French defence expenditure to grow in the forecast period
From 2010 to 2015 the French defence industry is set to increase its expenditure due to the threat from terrorism, planned modernisation and its continued UN peacekeeping missions. Within the defence budget, army, air force and navel expenditure are all expected to increase in line with planned modernisation.
French defence imports are predicted to decrease due to planned defence budget reductions, but exports will increase, driven by demand from South East Asian nations.
Despite planned budget reductions from 2010 to 2013, French defence expenditure is expected to grow from 2013 to 2015 at a CAGR of approximately 1.5%, and to reach a value of just more than US$60bn by 2015.
Capital expenditure within the French defence budget increased to just more than 40% in 2009 and is expected to remain stable from 2010 until 2015, driven by healthcare expenditure and infrastructure facilities.
In addition to this, French homeland security expenditure is also expected to increase in the forecast period as a result of the increased threat from terrorism and the resulting expenditure on security systems and surveillance. As a result, homeland security expenditure is expected to increase at a CAGR of just over 3% from 2010 to 2015.
Terrorism, modernisation and peacekeeping initiatives to aid growth
As an ally of the US, France perceives that its risk of attack by Islamic terrorists is high, particularly as there have been attacks on US embassies in France in the past. In 2005, al-Qaeda declared France an enemy to Islam.
In 2010 France’s decision to ban the Islamic veil in public further agitated the threat from Islamic terrorists. This has led to France increasing its defense expenditure on anti-terrorism measures.
The French Ministry of Defence is in the process of modernising its armed forces and recently released a white paper outlining its modernisation strategy from 2009 to 2014. This white paper stated that approximately US$520bn would be allocated to defence from 2009 until 2020 to aid modernisation through technology upgrades and better equipment.
In addition to these factors, France is also an active participant in UN peacekeeping missions. In 2010 France was the 17th largest contributor to the UN international peacekeeping fund, and among permanent Security Council members, France was the second largest contributor in terms of personnel. As France is expected to continue its peacekeeping efforts in the forecast period, this will aid further defence industry expenditure.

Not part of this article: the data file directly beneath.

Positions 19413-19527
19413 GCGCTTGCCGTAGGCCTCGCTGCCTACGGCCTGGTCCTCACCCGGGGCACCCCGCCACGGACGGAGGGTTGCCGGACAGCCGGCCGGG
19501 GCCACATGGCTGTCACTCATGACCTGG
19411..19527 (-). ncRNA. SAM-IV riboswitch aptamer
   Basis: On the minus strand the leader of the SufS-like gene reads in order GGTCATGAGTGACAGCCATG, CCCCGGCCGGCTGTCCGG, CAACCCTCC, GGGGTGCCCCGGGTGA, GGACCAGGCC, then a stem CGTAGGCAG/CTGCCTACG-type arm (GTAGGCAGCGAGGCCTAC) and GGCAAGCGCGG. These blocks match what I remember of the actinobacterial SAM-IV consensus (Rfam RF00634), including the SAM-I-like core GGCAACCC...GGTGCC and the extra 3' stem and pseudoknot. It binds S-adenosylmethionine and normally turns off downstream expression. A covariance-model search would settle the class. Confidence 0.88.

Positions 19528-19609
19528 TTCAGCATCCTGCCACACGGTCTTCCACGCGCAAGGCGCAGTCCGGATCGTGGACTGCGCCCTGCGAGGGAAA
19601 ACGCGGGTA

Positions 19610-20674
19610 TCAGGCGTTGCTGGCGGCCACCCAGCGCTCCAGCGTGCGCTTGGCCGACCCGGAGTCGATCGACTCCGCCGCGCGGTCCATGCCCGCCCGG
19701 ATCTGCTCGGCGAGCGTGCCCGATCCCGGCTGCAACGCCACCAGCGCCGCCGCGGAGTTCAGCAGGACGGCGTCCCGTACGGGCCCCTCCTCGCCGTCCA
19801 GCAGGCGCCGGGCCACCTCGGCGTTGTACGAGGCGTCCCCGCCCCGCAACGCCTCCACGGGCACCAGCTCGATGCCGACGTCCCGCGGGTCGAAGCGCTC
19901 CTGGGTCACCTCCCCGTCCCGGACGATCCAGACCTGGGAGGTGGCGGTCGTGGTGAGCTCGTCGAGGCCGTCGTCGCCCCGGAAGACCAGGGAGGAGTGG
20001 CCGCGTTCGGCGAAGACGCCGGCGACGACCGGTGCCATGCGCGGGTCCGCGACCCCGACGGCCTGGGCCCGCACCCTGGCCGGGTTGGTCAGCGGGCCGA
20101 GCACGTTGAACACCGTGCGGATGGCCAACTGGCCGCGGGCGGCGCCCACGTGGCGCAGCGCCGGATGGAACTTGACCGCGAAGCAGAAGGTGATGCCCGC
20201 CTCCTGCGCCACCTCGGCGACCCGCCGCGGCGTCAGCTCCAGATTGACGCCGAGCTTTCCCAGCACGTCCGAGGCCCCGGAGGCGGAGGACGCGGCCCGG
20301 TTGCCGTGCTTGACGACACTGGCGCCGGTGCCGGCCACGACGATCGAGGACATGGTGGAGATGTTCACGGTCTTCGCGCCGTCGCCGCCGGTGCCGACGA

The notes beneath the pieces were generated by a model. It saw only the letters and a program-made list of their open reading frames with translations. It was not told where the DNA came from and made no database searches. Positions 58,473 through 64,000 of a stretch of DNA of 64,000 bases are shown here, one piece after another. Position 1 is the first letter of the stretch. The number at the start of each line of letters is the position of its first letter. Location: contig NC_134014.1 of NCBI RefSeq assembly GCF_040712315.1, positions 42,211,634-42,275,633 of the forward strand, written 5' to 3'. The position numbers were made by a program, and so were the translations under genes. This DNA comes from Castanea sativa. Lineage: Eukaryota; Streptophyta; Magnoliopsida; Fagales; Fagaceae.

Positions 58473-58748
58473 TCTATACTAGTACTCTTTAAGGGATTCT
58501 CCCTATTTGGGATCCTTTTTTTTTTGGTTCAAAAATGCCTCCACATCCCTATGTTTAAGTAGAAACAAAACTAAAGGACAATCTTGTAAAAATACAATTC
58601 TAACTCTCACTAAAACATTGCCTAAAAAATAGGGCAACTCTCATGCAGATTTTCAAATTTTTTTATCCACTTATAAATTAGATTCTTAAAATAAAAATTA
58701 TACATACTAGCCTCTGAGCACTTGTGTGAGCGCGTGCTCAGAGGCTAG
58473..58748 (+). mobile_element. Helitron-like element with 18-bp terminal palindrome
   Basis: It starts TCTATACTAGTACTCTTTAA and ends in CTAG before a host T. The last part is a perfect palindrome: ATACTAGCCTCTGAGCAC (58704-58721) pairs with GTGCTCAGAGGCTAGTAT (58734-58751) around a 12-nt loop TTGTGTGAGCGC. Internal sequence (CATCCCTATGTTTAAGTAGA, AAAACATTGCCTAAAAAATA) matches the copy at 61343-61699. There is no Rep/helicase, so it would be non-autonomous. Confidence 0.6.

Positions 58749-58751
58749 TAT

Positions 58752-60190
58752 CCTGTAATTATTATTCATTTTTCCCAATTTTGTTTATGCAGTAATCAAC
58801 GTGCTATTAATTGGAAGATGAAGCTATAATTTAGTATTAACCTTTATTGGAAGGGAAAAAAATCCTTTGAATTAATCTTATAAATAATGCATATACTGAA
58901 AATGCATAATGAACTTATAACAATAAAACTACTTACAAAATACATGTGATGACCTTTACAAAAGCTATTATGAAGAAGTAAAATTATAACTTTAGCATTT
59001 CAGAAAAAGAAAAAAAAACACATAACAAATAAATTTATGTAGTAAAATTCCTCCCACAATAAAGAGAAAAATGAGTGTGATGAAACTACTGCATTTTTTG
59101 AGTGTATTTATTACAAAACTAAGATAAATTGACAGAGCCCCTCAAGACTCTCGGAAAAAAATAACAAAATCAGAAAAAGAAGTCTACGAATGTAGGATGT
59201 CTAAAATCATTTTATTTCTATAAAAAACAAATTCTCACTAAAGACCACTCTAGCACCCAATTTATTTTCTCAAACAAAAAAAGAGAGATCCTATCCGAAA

Army, air force and navel expenditure to grow
In the forecast period, army expenditure as a percentage of the total defence budget is expected to remain at just more than 20%, as the French Ministry of Defence continues to invest in arms, artillery and land combat systems. In the forecast period, army expenditure is expected to increase at a CAGR of approximately 2.5% and reach a value of nearly US$9.5bn.
It is predicted that air force expenditure will increase from 2010 until 2015 at a CAGR of nearly 2%, and that it will remain at a stable 12% of France’s total defence budget. France is expected to invest in advanced fighter aircraft and the upgrade of its current fleet, which will bring its air force expenditure to just more than US$5bn.
In the review period, naval expenditure accounted for about 12% of France’s total defence budget, and this is expected to decline marginally in the forecast period. Despite this slight decline, French expenditure on naval equipment, such as frigates, amphibious ships and submarines, is expected to increase at a CAGR of approximately 2.3% and reach nearly US$5bn by 2015.
Imports to reduce and exports to increase
Of total defence procurements, France imports 30%, primarily from Germany, Italy and the Netherlands. However, due to predicted cuts in the French defence budget, imports of defence equipment and systems are expected to decrease in the forecast period.
France is the fourth largest exporter of arms in the world due to its advanced technical capabilities. As nations such as South Korea and Singapore continue to experience strong economic growth and demand defense equipment, France’s arms exports will remain strong, with ships, aircrafts and missiles the most exported defense equipment.
Domestic defense industry is protected from foreign companies
France follows a restrictive policy on FDI which requires government approval before a foreign company can invest in the French defence industry.
This measure, coupled with the government’s preference for domestically produced defense equipment, provides protection for domestic defense companies.
However, the government’s preference for domestically produced defense equipment may be problematic for the French defence industry.
With planned reductions to the defense budget in France in the forecast period, the French government will spend less on equipment and therefore reduce consumption of its own country’s products.
Companies within the defense industry will be forced to look to international markets and buyers to sell their defence products.
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